This is not known. There is one small study that found high iodine levels in men who were attending an infertility clinic. This study noted that these men also had some changes in their sperm. It is not clear if it was due to higher iodine levels. There are no studies looking at birth defects, but it is unlikely that a man’s iodine levels would affect his chances to affect his baby’s development. In general, exposures that fathers have are unlikely to increase risks to a pregnancy. For more information, please see the MotherToBaby fact sheet Paternal Exposures and Pregnancy at https://mothertobaby.wpengine.com/fact-sheets/paternal-exposures-pregnancy/.

Selected References:

  • Becker DV, et al. 2006. Iodine supplementation for pregnancy and lactation-United States and Canada: recommendations of the American Thyroid Association. Thyroid 16:949–951.
  • Council on Environmental Health.   Iodine deficiency, pollutant chemicals, and the thyroid: new information on an old problem.  Pediatrics 133: 1163-1166.
  • Hollowell JG Jr, Hannon WH. 1997. Teratogen update: iodine deficiency, a community teratogen. Teratology 55:389-405.
  • Leung AM, et al. 2009. Iodine content of prenatal multivitamins in the United States. N Engl J Med 360(9):939-940.
  • Meletis CD and Zabriskie N. 2007. Iodine, a critically overlooked nutrient. Alternative and Complementary Therapies 13(3):132-136.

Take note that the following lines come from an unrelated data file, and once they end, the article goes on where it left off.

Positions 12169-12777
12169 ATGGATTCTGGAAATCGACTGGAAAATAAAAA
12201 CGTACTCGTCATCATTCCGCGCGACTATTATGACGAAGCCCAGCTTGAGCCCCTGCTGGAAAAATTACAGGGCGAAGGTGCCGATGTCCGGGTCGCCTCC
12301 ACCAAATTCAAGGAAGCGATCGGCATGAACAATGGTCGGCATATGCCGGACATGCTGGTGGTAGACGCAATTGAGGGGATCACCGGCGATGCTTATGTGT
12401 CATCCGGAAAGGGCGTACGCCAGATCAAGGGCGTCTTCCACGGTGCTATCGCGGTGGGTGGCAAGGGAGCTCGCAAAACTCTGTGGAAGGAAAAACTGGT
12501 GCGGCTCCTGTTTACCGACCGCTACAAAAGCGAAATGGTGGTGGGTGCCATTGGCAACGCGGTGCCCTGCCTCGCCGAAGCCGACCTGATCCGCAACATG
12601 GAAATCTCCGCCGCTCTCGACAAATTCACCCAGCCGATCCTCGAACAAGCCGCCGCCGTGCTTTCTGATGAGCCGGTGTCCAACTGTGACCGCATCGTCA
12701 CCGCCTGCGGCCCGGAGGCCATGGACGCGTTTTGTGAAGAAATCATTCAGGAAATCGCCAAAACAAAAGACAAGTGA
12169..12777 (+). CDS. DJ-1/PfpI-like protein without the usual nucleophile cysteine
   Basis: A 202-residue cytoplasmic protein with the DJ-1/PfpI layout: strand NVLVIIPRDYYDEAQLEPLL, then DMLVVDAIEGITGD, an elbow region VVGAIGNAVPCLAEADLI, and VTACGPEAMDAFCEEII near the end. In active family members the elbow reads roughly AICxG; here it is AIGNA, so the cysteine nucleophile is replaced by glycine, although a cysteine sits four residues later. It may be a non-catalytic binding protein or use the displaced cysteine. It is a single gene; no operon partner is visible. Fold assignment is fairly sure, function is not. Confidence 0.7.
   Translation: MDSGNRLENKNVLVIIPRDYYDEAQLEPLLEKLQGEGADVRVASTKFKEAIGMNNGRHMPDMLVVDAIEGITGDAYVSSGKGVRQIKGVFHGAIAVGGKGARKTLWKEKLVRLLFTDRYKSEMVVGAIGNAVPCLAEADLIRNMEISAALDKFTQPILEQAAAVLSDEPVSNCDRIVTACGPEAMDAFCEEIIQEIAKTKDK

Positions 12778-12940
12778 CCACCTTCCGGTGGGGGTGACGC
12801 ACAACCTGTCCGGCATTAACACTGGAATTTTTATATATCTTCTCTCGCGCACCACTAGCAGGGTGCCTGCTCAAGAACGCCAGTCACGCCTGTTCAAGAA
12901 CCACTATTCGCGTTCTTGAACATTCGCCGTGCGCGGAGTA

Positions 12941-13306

• Melse-Boonstra A, Mackenzie I. 2013. Iodine deficiency, thyroid function and hearing deficit: a review. Nutr Res Rev 26(2): 110-117.
  • Obican SG, et al. 2012. Teratology public affairs committee position paper: Iodine deficiency in pregnancy. Birth Defects Res A Clin Mol Teratol. 94(9):677-82.
  • Partal-Lorente AB, et al. 2017. Iodine is associated to semen quality in men who undergo consultations for infertility. Reprod Toxicol. 73:1-7.
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  • Thomas Jde V, Collett-Solberg PF. 2009. Perinatal goiter with increased iodine uptake and hypothyroidism due to excess maternal iodine ingestion. Horm Res.72(6):344-7.
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  • Zimmermann MB. 2007. The impact of iodised salt or iodine supplements on iodine status during pregnancy, lactation and infancy. Public Health Nutr 10(12A):1584-1595.